(Bloomberg News) Orange-juice futures rose the most in five years as freezing weather damages citrus crops in Florida, and a U.S. government probe of a fungicide used on fruit in Brazil may limit imports.
About 5 percent of the groves in central Florida, the main growing region, were damaged last week as temperatures dropped below freezing, and the weather will turn cooler next week, said Kyle Tapley, a meteorologist at MDA EarthSat Weather. The Food & Drug Administration said yesterday it will investigate the use of carbendazim on orange trees in Brazil, which supplies about 25 percent of the juice consumed in the U.S.
Slumping U.S. inventories already have helped send orange- juice futures up almost 39 percent in New York since the end of September, the biggest gain among the 19 commodities tracked by the Thomson Reuters/Jefferies CRB Index. Retail prices as of Dec. 24 were up 7.9 percent from a year earlier at $6.12 a gallon, according to Nielsen data.
"Orange juice jumped due to the frigid weather that permanently damaged some of the crops here," Jim Garasz, a principal at Transworld Futures in Tampa, Florida, said today in a telephone interview. "And there's more cold weather coming in here late tomorrow. That spooks the market."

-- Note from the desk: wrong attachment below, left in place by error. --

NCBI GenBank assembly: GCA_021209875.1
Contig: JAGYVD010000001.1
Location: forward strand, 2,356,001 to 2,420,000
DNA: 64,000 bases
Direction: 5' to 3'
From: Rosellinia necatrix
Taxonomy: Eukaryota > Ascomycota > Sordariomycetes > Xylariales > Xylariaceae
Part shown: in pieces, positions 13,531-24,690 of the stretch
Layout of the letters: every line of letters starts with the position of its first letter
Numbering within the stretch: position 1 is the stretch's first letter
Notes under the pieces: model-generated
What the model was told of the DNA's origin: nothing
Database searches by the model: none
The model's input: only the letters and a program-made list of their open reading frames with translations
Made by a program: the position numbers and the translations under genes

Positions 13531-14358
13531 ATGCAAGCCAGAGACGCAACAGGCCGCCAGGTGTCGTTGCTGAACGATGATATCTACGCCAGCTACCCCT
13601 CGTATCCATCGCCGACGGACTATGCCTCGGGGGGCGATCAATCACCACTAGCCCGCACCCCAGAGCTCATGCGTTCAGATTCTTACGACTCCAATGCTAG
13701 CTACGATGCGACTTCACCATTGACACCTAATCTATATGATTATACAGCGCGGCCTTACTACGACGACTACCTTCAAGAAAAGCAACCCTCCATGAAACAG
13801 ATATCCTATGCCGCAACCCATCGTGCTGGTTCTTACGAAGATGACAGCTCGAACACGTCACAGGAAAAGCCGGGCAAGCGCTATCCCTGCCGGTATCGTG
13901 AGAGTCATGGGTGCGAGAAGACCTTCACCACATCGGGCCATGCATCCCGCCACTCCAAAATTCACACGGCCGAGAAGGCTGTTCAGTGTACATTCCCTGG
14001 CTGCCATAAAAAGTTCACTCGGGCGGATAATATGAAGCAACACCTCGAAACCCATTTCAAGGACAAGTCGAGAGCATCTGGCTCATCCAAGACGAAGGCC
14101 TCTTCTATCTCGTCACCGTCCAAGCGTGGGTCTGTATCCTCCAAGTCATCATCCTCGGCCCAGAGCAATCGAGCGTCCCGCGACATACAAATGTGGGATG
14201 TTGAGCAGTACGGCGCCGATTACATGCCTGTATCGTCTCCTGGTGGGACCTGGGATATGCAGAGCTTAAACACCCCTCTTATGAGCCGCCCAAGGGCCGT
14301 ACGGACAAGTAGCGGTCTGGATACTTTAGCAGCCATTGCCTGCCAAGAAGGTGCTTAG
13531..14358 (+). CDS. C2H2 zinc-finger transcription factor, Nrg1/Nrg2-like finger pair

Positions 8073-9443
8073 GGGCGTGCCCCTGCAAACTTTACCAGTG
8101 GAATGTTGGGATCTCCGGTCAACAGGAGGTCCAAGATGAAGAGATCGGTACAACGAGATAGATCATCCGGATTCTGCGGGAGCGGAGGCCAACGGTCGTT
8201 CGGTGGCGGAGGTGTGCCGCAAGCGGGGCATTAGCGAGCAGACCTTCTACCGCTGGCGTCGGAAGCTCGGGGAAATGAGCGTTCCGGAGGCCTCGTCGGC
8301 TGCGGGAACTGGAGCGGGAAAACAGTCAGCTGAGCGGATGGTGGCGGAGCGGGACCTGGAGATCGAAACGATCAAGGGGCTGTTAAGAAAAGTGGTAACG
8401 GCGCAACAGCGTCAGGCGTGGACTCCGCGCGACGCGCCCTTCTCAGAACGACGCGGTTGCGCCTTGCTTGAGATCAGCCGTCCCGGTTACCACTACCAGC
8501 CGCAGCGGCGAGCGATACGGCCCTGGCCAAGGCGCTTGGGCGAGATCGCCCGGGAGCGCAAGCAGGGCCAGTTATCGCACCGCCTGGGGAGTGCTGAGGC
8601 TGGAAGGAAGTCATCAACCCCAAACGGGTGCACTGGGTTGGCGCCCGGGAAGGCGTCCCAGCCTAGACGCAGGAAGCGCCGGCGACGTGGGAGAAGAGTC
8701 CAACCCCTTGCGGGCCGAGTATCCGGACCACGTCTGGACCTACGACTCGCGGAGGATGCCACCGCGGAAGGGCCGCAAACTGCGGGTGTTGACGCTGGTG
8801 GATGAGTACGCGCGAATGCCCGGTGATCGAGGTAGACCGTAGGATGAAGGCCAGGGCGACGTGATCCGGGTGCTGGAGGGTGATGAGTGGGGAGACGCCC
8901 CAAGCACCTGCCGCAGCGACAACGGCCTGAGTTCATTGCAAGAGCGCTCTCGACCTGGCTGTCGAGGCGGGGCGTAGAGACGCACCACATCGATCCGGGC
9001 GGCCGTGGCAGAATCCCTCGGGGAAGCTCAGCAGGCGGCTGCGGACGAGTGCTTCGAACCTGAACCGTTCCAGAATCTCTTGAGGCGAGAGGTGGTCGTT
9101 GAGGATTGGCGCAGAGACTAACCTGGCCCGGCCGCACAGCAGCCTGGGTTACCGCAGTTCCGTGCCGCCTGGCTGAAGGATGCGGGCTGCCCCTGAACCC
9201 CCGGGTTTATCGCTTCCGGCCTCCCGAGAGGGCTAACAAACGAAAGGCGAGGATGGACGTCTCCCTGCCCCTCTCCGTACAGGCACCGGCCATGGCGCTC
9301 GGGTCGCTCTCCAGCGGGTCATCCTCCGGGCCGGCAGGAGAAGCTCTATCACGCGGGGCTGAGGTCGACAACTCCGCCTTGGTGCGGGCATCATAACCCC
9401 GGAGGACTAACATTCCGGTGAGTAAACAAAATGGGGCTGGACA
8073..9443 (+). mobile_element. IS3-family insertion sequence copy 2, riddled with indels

Orange juice for March delivery jumped the 20-cent exchange limit, or 11 percent, to settle at $2.0775 a pound at 2 p.m. on ICE Futures U.S. in New York, a record for the contract and the highest for a most-active contract since March 2007. The gain was the biggest since October 2006 and left prices up 23 percent this month.
"The market is starting to factor in that maybe there was more to the damage than initially thought," Michael Smith, the president of T&K Futures and Options in Port St. Lucie, Florida, said in a telephone interview.
About 25 percent of the citrus-growing region in Florida, the world's top orange producer after Brazil, suffered a hard freeze during the first week in January, with temperatures in most other areas cold enough to cause frost, Gaithersburg, Maryland-based MDA said after the freeze. Oranges will be damaged if temperatures drop below 28 degrees Fahrenheit (minus 2 Celsius) for three to four hours.
Some forecasters say the weather will improve in the state.
"We will get a cool shot over the weekend, into the low 40s to mid 40s, but we don't see any kind of problem like we saw last week," Joel Widenor, a meteorologist with Commodity Weather Group in Bethesda, Maryland, said in a telephone interview.